Em Dash-ians Unite! You Have Nothing to Lose but Your Commas …

 

I wrote my first, furtive em dash as a freshman in high school. A boy I liked in English class was sneaking them into his paragraphs willy-nilly, despite our teacher’s objections. I was preparing a speech to the assembly, and it sounded stiff and boring — which was crazy, because I’m hilarious, and I knew the speech was, too. The periods made me stop. The commas let me slow down, but didn’t give me the dramatic effect I was after. And using exclamation points drove me crazy!

No, I wanted long, sweeping paragraphs — interrupted by bursts of humor or pique — that packed an emotional punch. I wanted the punctuation to guide my voice as I spoke, to give my words rhythm and power and depth.

The em dash made it happen.

I spent the next several years writing research papers and playing by The Man’s rules, using appropriate quotation marks and properly placed apostrophes. I had to hide my em dash-ism to make it through college.

But when I spoke — when I was on stage — I let my em dash flag fly.

Maybe all that time I spent on the speech team and in community theatre damaged my brain, but the truth is hear the words before I write them.

That’s the reason I can’t listen to music — or a Seahawks game — while I write.

I don’t mind the low hum of people conversing, or the noise of kids playing, or clocks ticking. That’s just buzz — like a theatre audience. Those sounds help me zone out and concentrate. They’re talking around me, protecting the perimeter of my bubble.

But if John Legend is singing or Russell Wilson just ran in another touchdown — they’re talking to me. And like Eminem, man, I’m just trying to get along with the voices in my head.

Research suggests that some addicts may have a genetic predisposition to em dash-ism. My father is one of those theatrical lawyers who makes his juries weep. My brother pontificates so much that he actually became a TV pundit. My daughter — a speechwriter — talks out loud while she writes.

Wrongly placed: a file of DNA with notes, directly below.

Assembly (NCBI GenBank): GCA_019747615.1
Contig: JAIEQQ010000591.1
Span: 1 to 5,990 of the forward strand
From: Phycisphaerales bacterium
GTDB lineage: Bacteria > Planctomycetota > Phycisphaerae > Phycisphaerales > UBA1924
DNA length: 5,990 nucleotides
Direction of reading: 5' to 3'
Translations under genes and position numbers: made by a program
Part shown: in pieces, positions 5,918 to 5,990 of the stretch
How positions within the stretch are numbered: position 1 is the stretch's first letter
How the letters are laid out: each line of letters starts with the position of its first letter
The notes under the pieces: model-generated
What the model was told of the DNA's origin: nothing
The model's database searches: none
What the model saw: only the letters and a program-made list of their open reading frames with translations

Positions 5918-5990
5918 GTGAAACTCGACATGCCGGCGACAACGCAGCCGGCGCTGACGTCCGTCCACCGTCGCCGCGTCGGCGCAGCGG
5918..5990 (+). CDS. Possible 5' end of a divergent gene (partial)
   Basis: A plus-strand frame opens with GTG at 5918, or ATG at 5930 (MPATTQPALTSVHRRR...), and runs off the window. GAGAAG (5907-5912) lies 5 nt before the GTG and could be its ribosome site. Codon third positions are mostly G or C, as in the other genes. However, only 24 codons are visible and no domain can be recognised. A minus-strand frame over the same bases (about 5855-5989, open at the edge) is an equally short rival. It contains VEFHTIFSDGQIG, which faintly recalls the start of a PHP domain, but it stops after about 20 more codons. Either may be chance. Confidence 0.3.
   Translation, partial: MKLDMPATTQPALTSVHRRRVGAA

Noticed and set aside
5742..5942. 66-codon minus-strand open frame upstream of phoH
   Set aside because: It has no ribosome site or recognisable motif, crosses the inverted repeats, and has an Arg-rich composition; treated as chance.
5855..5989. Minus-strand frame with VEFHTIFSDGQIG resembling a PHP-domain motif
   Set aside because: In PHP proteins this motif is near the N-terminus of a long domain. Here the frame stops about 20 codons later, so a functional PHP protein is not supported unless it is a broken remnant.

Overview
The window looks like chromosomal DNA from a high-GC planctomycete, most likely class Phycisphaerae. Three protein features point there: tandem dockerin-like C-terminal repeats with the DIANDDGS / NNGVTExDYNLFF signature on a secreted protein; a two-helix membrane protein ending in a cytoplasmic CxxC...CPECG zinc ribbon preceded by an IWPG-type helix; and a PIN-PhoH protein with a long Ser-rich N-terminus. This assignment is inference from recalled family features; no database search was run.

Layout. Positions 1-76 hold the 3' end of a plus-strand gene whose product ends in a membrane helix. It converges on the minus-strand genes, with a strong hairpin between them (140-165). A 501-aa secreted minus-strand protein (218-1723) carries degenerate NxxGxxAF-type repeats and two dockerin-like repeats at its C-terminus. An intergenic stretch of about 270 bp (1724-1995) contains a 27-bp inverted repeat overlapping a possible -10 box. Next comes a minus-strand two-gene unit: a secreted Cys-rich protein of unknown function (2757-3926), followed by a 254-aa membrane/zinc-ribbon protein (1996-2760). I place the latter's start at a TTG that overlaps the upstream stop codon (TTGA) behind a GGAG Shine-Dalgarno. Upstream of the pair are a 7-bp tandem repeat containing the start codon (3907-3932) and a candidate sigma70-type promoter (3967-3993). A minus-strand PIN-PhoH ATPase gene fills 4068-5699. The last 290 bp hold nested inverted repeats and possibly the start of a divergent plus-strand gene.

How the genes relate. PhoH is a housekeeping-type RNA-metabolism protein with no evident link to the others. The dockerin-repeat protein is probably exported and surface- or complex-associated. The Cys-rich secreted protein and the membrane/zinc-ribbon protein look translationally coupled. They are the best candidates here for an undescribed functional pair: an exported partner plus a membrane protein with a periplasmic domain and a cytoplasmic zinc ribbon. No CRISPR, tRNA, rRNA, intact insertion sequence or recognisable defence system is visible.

Em dash-ians, one and all.

You see? I didn’t have a chance at a normally punctuated life.

I’m not the only one either. Writers far greater than I — Proust and Joyce come to mind — clearly endured some kind of childhood trauma involving periods. Bukowski’s punctuation marks — like Chuck himself — seem to stumble blindly through his books as if hungover. A friend in my writers’ group is currently involved in a polyamorous relationship with her brackets and braces. She actually wrote a cafe into her novel which she namedParentheses. (She tells me it’s a very inclusive space.)

I’ll bet you’ve got stories — stories about writers you love who tiptoe through the pages with ellipses … or bark at you with exclamation points. Writers who deploy semi-colons at the first sign of trouble. Writers who spark a million question marks but never give you an answer.

What’s your punctuation kink? Spill it in the comments below. Remember — we are stronger together.